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Saturday, December 27, 2014

Deep Publishing Intrigue: Publishing Activism Targeted Overpriced Academic Journals - Now It's Freeing Financial Journalism

Print version of the 'Daily Paywall'
on sale in New York City
Interesting, interesting, interesting! An enlightened individual, Paolo Cirio, has hacked into the paywalls of the top financial newspapers and magazines (such as the WSJ, the Financial Times and the Economist) and has published over 60,000 pirated articles for the general public on his newly launched site 'The Daily Paywall' AND he even pays you to read them! 

Is this right or wrong? Well, you decide. But, he (and I) "strongly believe that information must be free and knowledge accessible for everyone, especially if the material regards corrupted global economy and politics, because access to it would enhance democracy."

These financial publications have other means to grow readership and revenue, other than through the subscription model, such as other popular media employ like 'The Guardian' and 'VICE'. 

Paolo Cirio describes just how he hacked the stubborn censorship paywalls and how he he structured his 'Daily Paywall' site to allow the hacked-article authors to get paid.

Interesting and intriguing stuff.

Now this from the Motherboard section of The New York Times written by Brian Merchant:

Behind the Daily Paywall: The Site that Pays You to Read Pirated Articles

The ​Daily Paywall is a new website that's loaded with tens of thousands of pirated articles from some of the world's top paywalled newspapers, and its proprietor will pay you to read them.

Anyone who's spent any amount of time online knows what it's like to hit a paywall—you click the link, get a prompt to subscribe for access, perhaps experience a brief pang of disappointment, shrug, and move on your way. Thousands of bits of reportage and information remain sealed off.
Since 1997, when the Wall Street Journal became the first major newspaper to block its content from non-subscribers, a number of outlets have followed suit in fortifying their walls to protect revenue. Paolo Cirio is trying to knock them down. 
The digital artist—perhaps best known for installing "ghosts," images gleaned off Google Street View, ​on real-life city streetshas "hacked" into the paywalls of financial newspapers to share their content with the global public. Now, he's published 60,000 pirated articles from the WSJFinancial Times, and The Economist on his newly launched siteHe has also distributed a number of curated print versions containing topical selections of the previously walled-off content around New York City.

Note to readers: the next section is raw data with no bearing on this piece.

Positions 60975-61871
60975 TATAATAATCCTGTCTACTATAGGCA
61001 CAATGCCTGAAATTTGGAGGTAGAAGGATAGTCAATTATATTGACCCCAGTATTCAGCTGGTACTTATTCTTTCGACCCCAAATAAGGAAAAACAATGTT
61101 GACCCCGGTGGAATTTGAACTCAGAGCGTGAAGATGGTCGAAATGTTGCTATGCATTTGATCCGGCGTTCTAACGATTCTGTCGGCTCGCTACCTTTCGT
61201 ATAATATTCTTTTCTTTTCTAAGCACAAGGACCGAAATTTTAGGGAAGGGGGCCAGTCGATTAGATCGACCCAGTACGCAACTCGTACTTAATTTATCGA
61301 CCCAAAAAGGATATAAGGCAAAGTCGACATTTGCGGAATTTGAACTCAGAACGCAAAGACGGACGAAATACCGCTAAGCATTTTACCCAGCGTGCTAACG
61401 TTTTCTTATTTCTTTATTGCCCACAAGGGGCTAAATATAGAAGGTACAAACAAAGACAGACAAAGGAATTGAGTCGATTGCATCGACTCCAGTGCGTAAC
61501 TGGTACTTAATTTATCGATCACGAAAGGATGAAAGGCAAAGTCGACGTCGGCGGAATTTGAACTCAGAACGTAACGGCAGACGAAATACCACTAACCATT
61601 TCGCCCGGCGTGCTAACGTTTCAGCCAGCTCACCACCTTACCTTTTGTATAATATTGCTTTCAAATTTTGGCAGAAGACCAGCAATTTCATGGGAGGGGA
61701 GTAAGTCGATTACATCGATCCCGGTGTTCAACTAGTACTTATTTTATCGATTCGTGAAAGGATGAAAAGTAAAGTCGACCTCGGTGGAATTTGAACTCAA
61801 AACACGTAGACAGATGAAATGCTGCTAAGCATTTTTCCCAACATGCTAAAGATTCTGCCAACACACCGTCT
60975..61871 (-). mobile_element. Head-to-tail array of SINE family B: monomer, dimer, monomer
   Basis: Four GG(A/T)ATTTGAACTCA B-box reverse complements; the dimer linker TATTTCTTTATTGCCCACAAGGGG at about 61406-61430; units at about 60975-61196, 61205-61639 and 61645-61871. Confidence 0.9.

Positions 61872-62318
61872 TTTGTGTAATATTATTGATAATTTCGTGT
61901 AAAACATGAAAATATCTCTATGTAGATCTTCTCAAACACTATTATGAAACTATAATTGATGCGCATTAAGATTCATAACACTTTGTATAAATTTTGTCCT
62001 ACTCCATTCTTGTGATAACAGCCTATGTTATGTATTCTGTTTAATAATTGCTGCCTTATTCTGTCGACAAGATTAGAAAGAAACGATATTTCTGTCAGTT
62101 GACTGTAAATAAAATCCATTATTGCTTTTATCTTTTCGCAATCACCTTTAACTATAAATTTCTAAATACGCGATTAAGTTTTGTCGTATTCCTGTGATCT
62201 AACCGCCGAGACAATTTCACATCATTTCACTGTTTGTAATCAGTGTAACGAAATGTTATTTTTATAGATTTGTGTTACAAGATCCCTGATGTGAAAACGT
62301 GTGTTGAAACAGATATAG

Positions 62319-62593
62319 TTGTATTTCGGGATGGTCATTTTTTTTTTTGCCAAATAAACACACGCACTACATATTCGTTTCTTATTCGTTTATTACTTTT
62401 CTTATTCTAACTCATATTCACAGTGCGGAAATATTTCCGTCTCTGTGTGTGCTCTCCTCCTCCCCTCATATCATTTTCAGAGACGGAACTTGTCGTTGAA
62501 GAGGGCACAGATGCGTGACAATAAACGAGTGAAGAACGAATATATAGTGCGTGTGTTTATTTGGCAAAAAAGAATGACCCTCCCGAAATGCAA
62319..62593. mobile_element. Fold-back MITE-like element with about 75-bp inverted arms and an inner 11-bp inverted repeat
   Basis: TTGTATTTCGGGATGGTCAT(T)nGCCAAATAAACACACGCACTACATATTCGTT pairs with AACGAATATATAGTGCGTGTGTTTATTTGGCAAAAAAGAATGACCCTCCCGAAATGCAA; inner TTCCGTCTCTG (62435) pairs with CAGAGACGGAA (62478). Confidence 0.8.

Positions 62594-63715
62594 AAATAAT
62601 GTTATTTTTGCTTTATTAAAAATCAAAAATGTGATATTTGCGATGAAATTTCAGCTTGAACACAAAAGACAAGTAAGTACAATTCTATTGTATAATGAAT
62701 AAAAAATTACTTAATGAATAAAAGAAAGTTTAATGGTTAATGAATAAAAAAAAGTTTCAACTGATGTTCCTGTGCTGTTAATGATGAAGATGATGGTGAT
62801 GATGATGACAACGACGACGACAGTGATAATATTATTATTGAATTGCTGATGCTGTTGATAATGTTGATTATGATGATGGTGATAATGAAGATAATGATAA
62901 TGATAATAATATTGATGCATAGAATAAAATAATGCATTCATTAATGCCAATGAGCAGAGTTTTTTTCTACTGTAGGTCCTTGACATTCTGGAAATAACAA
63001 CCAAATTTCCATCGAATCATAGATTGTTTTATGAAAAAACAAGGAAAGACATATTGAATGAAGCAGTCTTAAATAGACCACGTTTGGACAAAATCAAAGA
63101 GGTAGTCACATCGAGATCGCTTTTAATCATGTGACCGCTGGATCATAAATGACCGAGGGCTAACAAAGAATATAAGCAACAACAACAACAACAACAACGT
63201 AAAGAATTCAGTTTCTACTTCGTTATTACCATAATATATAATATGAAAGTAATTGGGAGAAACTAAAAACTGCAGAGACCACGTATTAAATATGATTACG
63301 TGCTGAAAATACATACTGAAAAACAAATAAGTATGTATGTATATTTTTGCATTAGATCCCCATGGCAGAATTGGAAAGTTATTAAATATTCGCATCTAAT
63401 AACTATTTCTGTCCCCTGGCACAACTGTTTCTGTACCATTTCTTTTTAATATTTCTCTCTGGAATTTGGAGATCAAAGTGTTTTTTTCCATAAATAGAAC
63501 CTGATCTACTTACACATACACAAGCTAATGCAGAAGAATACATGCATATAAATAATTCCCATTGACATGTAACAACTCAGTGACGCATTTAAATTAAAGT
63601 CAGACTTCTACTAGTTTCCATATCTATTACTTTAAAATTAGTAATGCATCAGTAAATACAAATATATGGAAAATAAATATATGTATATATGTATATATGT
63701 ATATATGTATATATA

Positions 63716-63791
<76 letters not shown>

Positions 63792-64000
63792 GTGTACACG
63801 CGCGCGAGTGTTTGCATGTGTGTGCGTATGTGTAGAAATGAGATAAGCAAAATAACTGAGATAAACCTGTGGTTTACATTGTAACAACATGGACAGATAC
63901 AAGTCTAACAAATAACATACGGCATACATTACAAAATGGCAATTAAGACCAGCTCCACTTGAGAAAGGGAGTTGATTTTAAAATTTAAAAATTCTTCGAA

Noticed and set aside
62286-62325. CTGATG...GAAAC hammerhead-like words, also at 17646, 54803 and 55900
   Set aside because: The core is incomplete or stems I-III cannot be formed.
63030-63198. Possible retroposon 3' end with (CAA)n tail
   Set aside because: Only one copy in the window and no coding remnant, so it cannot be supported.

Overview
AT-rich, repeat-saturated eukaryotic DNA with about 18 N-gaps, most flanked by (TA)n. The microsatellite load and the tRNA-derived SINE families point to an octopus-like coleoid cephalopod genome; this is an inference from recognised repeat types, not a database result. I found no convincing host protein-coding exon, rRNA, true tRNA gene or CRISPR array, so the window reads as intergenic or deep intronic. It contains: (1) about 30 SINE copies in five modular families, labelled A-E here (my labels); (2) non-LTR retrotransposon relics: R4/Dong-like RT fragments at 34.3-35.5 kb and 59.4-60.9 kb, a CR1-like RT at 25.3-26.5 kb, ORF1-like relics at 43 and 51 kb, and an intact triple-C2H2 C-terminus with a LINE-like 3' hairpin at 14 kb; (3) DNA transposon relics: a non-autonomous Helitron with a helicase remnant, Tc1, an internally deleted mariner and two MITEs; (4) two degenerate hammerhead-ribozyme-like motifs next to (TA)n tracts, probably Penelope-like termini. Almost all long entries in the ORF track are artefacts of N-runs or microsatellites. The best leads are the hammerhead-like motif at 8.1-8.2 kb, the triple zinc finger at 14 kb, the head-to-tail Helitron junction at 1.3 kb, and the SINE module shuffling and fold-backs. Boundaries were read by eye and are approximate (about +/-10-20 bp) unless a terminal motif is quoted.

But his subversion doesn't end there; Cirio also wants to pay you to read the pirated stories. If a reader correctly answers a quiz about a piece re-published on the Daily Paywall, he or she will earn $1. 
Cirio describes the project as "a cocktail of share economy, crowdfunding, piracy, art market and labour exploitation for making political propaganda." In a series of emails, he explained how he executed the project, which he acknowledges will prove "controversial." 
"I paid subscription to the main financial newspapers, then I coded a script that automatically logs in WSJ, FT and The Economist a hundred times a day," he said. "Through the RSS channels, that they provide, the script gets access directly to every content they publish which successively gets sucked into my database on DailyPaywall.com. I've been doing so for the 12 months, my script has been running [a] thousand times a month in [the] background on my server."
And that's where the hacking comes in.
"To log in automatically through a script I had to hack [their] authentication system and cookies session, strangely enough all of them used similar technology. Yet, WSJ has increased they security just a month ago and so I had to get deeper in hacking them. Sick!"
Cirio has set up a donation system, wherein readers can donate to the project, to the journalists whose work you're reading, or to him.


"It's a crowd funding system, the money comes from who wants to pay someone else to read, plus other form of revenue in exchange of artworks or ads," he said. "In addition, authors of hacked articles are invited to claim payment."
I've requested comment from both the Wall Street Journal and the Financial Times, and have yet to hear back from either. 
As to the philosophical underpinnings of his project, Cirio explains it thusly:
"Ultimately, I leave for a question, regarding the subscriptions of those financial publications, do you think they really need extra revenues from subscribers while other popular media are getting more readers without subscriptions, es. VICE, The Guardian, etc?" 
"This project poses several questions that can't be answered through the common understanding that worn-out models and conventions are imposing on us," he said. "I strongly believe that information must be free and knowledge accessible for everyone, especially if the material regards corrupted global economy and politics, because access to it would enhance democracy." 
Comparisons are bound to be drawn to Aaron Swartz's advocacy—his activism targeted overpriced academic journals, while Cirio is trying to free financial journalism.
"So, as an open access activist, I will always proudly break barriers to access information and as artist I'll always provide settings to understands it better."

Resource Article: http://motherboard.vice.com/read/behind-the-daily-paywall-the-site-that-pays-you-to-read-pirated-articles

Wednesday, December 3, 2014

Publishing Propaganda --- A Dangerous Proposition

John R. Austin of the
Writers Welcome Blog 
Propaganda in publishing is, indeed, a dangerous proposition - especially in world affairs. It seems Russia's publishing sector is churning out a ton of revisionist historical bull that will just brainwash the younger Russian generation into believing lies and deceitful propaganda and turn them even more away from the rest of the world community.

Matthew Luxmoore, a freelance journalist based in Moscow, reports this in the New Republic Magazine:

Russia's Publishing Industry is Churning Out Revisionist Histories